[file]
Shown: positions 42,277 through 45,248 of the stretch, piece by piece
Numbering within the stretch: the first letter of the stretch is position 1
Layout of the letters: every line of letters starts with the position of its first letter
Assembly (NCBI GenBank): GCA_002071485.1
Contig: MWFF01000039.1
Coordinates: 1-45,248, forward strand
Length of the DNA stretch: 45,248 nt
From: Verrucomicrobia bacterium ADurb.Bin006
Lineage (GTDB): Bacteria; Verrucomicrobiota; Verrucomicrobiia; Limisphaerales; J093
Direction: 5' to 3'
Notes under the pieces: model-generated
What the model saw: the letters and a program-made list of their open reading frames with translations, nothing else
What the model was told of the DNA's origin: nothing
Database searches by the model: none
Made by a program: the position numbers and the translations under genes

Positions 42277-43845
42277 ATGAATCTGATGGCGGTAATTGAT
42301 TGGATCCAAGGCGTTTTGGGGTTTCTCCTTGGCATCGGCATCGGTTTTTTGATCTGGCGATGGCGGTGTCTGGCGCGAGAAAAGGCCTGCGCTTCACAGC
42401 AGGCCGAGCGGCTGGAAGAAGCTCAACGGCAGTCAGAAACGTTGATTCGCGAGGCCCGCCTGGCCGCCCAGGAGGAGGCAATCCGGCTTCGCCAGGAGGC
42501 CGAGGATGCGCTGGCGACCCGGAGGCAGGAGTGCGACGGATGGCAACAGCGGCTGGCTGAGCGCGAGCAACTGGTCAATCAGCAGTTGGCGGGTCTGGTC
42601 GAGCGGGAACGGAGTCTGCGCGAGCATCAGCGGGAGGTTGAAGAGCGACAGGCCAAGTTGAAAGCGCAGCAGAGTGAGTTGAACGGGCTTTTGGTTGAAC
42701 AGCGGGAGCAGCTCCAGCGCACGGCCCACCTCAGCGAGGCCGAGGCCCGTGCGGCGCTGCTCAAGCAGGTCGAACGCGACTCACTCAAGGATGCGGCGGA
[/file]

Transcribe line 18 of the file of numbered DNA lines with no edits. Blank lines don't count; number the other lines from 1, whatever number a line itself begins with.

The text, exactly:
42301 TGGATCCAAGGCGTTTTGGGGTTTCTCCTTGGCATCGGCATCGGTTTTTTGATCTGGCGATGGCGGTGTCTGGCGCGAGAAAAGGCCTGCGCTTCACAGC